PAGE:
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Considerations When Living in Your RV Full Time

Updated: Mar 12, 2020


Living in an RV full time is a monumental proposition that comes with exclusive experiences. It’s an opportunity to travel to many exciting places you might not otherwise get to see. Plus, it’s a chance to minimize personal clutter and adopt a simplistic lifestyle. When toying with the idea of going completely mobile, however, there are many factors to acknowledge. Here are some considerations to make when living in your RV full time.


Decide What Kind of RV You Want

If you don’t already own one, figure out what type of RV will meet your needs based on how and where you plan on using it. When it comes to living in an RV year-round, the amount of space is especially important to consider.


There are many classifications of RVs to choose from. Some are all-in-one motor homes and others are trailers that need another vehicle to pull them. While you may be able to get away with a small pop-up trailer for short getaways, it’s not a great long-term option. A motor home can be the best choice to fit all your essential items. From largest to smallest, the most common types are Class A, Class C, and Class B. With larger Class A motorized units, you may prefer to also tow a smaller car behind. This makes it easier to get away to the grocery store or other outings during longer stays without breaking camp. Larger fifth wheels or travel trailers can also be a great way to live on the road full time. Many offer the upscale living and storage that comes with a motorized option, yet they have the convenience of the tow vehicle to allow for away excursions. Maintaining just one motor vehicle also has its advantages. Go and check out each type in person to get a better idea of which one you would want to make your residence. Talk to as many full-timers as you can to gain their perspective; most are happy to share the benefits and pitfalls of an RV based on their experience with you. Once you narrow down the type of unit you prefer, try renting one for a week to get a better feel for it before you make a purchase.


Owning an RV that meets certain criteria can also open the door to tax deductions—either as a second home or primary residence. Talk to a tax expert, as they can reveal a slew of write-offs you may not be aware of.


The most important point is to do your research—don’t just buy the first one you look at. One of the best ways to do this is to check out related blogs about the brands and models in consideration. Further, if you’re buying used, consider having a qualified RV inspection company inspect it. You want to know what you’re getting in advance, as this can save you thousands of dollars and major headaches down the line.


Scope out the RV Lifestyle

Whether you’re a newbie or a seasoned veteran, you may find taking a course from a local RV school to be very beneficial. In these classes, instructors will teach you everything from how to drive and turn an RV around to a personal walkthrough where they show you how certain features work. You can find RV schooling offered at many rallies or shows as well. Instructors may be available to perform training with you as needed or personalize a course for you and your unit. Another benefit of taking this course is that some insurance companies will even offer a discount if you present them with a certificate of completion.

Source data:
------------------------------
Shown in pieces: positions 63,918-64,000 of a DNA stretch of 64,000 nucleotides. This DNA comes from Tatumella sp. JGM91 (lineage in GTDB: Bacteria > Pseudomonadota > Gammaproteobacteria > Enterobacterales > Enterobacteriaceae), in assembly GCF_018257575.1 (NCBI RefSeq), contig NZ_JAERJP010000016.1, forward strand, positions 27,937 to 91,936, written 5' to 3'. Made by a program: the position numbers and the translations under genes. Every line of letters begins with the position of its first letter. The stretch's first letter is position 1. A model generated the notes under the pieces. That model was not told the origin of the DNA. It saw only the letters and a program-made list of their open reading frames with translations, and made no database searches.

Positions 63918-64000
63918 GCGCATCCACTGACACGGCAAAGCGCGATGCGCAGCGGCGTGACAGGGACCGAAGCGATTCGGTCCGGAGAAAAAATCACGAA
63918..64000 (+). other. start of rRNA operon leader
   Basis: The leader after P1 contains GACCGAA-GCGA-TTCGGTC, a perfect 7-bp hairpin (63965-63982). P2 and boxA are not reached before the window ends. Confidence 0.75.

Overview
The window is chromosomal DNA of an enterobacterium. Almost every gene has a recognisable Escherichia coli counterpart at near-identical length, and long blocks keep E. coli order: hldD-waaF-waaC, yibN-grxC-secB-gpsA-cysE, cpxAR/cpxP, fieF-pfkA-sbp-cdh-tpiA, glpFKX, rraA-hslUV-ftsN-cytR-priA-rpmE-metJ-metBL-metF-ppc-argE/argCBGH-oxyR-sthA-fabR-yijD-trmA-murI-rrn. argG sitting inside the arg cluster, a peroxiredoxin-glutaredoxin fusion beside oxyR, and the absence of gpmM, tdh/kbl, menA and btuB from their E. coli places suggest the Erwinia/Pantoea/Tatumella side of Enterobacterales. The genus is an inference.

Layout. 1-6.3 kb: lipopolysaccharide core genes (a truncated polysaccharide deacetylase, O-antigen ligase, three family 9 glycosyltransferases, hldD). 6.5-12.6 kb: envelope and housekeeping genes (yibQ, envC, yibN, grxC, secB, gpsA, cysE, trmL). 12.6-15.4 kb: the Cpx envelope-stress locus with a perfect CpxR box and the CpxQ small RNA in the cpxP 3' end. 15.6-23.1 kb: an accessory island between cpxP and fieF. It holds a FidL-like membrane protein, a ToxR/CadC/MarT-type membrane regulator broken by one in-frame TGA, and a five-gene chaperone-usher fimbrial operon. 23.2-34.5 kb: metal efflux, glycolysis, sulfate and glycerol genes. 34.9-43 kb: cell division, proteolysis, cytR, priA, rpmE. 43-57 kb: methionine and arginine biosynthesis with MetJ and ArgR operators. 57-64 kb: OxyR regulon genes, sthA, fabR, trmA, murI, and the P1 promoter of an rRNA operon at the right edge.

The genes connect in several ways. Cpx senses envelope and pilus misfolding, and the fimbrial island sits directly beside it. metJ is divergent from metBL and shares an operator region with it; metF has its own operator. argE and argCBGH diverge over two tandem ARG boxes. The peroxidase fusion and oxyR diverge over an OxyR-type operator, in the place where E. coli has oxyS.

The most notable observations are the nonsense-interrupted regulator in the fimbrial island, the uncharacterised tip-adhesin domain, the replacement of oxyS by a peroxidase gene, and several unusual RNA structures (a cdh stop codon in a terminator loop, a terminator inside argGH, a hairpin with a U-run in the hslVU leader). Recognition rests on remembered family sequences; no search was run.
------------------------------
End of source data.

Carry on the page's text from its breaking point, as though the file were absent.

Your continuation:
A little education can go a long way in making your travels safe and enjoyable. Besides, you don’t want to be that guy that everybody is watching and shaking their heads at. Without classes, you’ll likely see spectators pulling out a lawn chair to watch the entertaining display you put on while behind the wheel.


Before you take a class, however, it may be wise to see if being in an RV full time is a lifestyle you can fully commit to. Try living out of your RV for extended periods while you still have your stationary house. This way, you can get a general feel for RV living and determine what supplies and appliances you can and can’t do without.

Even as you start your RV journey, try staying in the same area that you have been living in for a few weeks or months. The change will seem less jarring if your surroundings are still familiar, even as you make drastic adjustments in other aspects. Once you feel more comfortable, you can freely move on to new places.


Clean Out Your Belongings

Since an RV has much less space than the traditional home, you will inevitably need to sort through your possessions. Make this process easier by going through your house one room at a time and fill boxes with stuff to give away or sell. Additionally, use a trash bag for things that you want to completely throw out.


Contemplate what will be useful in your RV, and try to keep what you bring to a minimum. For instance, you might want to bring a pressure cooker to make food quickly but sell your juicer because you only use it once a month. You can follow the same line of thinking for clothing as well.


Take note that certain paraphernalia that you rarely employ in your house may become important in an RV. For example, you could use foldable chairs and an outdoor rug every time you stop and set up at a campsite. More durable dishes and cups can also become crucial items due to the constant shaking of the RV’s interior as you drive.

Once you have set up your RV, place a piece of masking tape on everything you have placed within it. Then, as you use each item, remove the tape. After six to eight months, go through your items and discard anything with the tape still attached—you did not use these items which means they’re unnecessary.